2) fully digital Amplifiers (as in digital input with no intermediate DA conversion except in the power stage) that could be used in active speaker applications fed directly from a DSP Crossover and which use power supply voltage adjustment for the first 24dB of volume adjustment, so no digital domain resolution is lost until more attenuation is applied

3) essentially exclusively digital media being available for the last almost 30 Years already and most historical material also archived only in digital form

Analogue in audio is rapidly becoming a stagnant and uninteresting backwater.

Now mind you, everything I do remains in the analogue for now (for various reasons), however a reference grade work on active speaker systems in this day and age e.g. the 21st century (and not in the 1980's) should probably limit the whole "analogue" section to 10 - 20 pages tops in the history part and focus on the current technologies and how to maximise the return from them.

Kind regards Thorsten
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Old 1st January 2011, 07:42 AM   #37
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Originally Posted by ThorstenL View Post
Hi Douglas,
Analogue in audio is rapidly becoming a stagnant and uninteresting backwater.
Kind regards Thorsten
That is "fighting words"..

I have auditioned Hypex class D amps. For a sub , yes. For the rest .. Ha ha

A modern class AB amp with all the "candy" (cap multipliers , TMC) is far more engaging than the best D amp. The Eagles (2009) , with their Class D amp stacks in concert ... the sound quality sucked !! Rush , in 1990 with 100.000 watts of class AB , sounded far better. This absolutely carries over to the living room , I would not trade my 250W "blameless" w/ TMC for any of the Hypex's. Not even subjective , but a analog output stage driving a analog loudspeaker is the ONLY way !!

I agree that digital sources RULE (with analog OPS's)


"UnInteresting" to corporate interests that only want to push garbage on the "sheeple" , who know not what good Hi-Fi sounds like!
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Last edited by ostripper; 1st January 2011 at 07:47 AM.
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Old 1st January 2011, 08:14 AM   #38
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Hi,

Quote:
Originally Posted by ostripper View Post
I have auditioned Hypex class D amps.
Now, I am not talking about slow switching, analogue input, looped feedback design in my post above, am I?

I am talking about open-loop system which use powersupply voltage adjustment for much of the volume control range and switch at much higher frequencies.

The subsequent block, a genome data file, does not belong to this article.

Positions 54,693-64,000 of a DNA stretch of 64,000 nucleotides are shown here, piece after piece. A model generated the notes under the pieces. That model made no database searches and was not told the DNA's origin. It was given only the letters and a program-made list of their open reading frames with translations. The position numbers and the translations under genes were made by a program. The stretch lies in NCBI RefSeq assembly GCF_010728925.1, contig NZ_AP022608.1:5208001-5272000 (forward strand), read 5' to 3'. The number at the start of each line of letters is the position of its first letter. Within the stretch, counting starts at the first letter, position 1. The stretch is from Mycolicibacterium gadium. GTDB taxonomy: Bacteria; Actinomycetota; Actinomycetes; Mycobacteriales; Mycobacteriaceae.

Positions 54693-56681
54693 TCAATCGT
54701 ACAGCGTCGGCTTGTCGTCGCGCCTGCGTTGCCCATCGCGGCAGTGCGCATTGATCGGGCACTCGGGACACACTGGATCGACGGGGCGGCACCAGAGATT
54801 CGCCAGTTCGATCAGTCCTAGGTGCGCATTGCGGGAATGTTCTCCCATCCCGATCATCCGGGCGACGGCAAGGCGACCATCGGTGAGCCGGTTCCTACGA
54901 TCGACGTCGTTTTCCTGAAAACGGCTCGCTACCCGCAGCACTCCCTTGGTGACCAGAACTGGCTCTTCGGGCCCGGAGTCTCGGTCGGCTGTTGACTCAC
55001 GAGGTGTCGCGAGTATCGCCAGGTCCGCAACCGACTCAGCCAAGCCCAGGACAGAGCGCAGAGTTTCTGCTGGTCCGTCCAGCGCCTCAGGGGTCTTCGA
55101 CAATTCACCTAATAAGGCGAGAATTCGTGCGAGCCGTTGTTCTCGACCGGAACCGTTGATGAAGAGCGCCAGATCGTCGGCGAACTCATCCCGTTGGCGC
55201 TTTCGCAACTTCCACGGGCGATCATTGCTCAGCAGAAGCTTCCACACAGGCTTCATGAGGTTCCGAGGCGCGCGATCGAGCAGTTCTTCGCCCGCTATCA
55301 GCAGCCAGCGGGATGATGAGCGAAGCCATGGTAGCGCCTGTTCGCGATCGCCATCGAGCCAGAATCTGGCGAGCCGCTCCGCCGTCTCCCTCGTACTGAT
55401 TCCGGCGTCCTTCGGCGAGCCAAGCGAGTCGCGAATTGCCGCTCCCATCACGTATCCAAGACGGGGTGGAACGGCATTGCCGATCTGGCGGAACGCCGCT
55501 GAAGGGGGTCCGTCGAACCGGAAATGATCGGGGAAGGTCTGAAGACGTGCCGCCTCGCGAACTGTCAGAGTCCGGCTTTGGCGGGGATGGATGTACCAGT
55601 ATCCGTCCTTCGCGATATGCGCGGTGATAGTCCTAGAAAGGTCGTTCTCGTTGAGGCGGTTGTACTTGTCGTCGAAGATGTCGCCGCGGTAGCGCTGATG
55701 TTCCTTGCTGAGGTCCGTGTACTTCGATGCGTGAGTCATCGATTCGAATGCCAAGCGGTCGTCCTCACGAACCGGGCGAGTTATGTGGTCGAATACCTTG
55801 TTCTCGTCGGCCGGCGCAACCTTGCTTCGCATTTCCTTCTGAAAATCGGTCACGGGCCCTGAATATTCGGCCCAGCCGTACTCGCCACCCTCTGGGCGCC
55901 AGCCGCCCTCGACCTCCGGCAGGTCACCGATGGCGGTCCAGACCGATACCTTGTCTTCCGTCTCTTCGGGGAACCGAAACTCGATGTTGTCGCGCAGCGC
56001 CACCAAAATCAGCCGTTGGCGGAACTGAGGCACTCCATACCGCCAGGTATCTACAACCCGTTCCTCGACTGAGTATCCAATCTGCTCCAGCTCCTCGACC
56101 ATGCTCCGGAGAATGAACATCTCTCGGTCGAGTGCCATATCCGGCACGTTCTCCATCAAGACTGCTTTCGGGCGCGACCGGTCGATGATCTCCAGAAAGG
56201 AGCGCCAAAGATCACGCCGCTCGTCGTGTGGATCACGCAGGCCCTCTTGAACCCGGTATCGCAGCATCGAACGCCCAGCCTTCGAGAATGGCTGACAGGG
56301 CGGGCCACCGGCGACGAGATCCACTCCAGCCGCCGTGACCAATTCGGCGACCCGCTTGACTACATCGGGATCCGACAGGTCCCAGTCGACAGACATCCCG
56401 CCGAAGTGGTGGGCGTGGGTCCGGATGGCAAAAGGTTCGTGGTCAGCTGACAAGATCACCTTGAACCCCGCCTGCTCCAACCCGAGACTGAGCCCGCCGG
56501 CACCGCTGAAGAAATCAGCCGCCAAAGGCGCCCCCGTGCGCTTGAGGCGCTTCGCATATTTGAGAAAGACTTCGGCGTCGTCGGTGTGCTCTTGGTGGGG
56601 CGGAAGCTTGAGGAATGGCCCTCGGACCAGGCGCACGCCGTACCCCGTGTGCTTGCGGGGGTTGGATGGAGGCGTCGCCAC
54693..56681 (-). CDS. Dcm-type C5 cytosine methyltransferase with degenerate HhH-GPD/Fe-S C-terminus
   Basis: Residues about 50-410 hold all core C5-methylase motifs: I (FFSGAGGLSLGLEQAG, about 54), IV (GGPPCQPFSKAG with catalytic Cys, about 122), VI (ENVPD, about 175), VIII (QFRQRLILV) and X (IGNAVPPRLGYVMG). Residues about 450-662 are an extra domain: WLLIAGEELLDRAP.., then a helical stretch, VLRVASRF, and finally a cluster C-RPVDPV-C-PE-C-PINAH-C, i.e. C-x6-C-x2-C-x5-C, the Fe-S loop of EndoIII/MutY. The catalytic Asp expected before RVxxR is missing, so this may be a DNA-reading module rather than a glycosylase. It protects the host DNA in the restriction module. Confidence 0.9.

Stuff that is switching with analogue inputs does interest me in the least. It is counter productive to even consider. Such amplifiers are essentially low order delta sigma analogue to digital converters with very low sample rate (a few 100KHz at best) and so require first a DAC only to follow it with a poor Delat Sigma system.

On the other hand something like the TAS5518 plus correct power stage gives 8 Channels at 300W/4Ohm each with 110dB dynamic range at -24dB attenuation and includes a fair bit of DSP processing on board. Input is strictly digital data. Add the right DSP to it and you have enough to drive 8 individual drivers (so it becomes trivial to implement active radiation pattern control in the speaker, on top of any time alignment and crossover functions you could desire).

It is a whole other kettle of fish. The potential in this kind of technology is staggering.

I have heard partially active commercial systems (passive 2-Way satellites and active 2-way between sub and sats) that incorporate the TAS5518 modulator and fully digital crossovers, time-alignment and room correction.

It is one of the best commercial audio systems I know. Other very good ones I know use analogue crossovers and amps and others even tubes.

However with the CORRECT USE of current technology it is possible to match the performance of the prior art.

I would go further in saying that once we appreciate this kind of technology and actively push it's boundaries it can offer much that is simply infeasible using traditional analogue approaches.

Ciao T
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Old 1st January 2011, 08:25 AM   #39
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Originally Posted by ThorstenL View Post
Hi,
However with the CORRECT USE of current technology it is possible to match the performance of the prior art.
Ciao T
But the "correct use" will never be. profit margin will cater to the masses and give us the most perceived output/ quality, and the "masses" will reference to what they are given. Optimum is not compatible with a "made in china" profit margin.

Also , the "prior art" has been advanced to quite a high level recently. (still at 50% efficiency , can't get rid of that)

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Last edited by ostripper; 1st January 2011 at 08:30 AM.
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Old 1st January 2011, 10:38 AM   #40
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Gentlemen, much as we could debate digital vs analogue or amp topologies, Doug has made it clear this book will only cover the analogue side. What we should be doing is pressing him to write a sequel that covers digital, then we'll have the best of both worlds!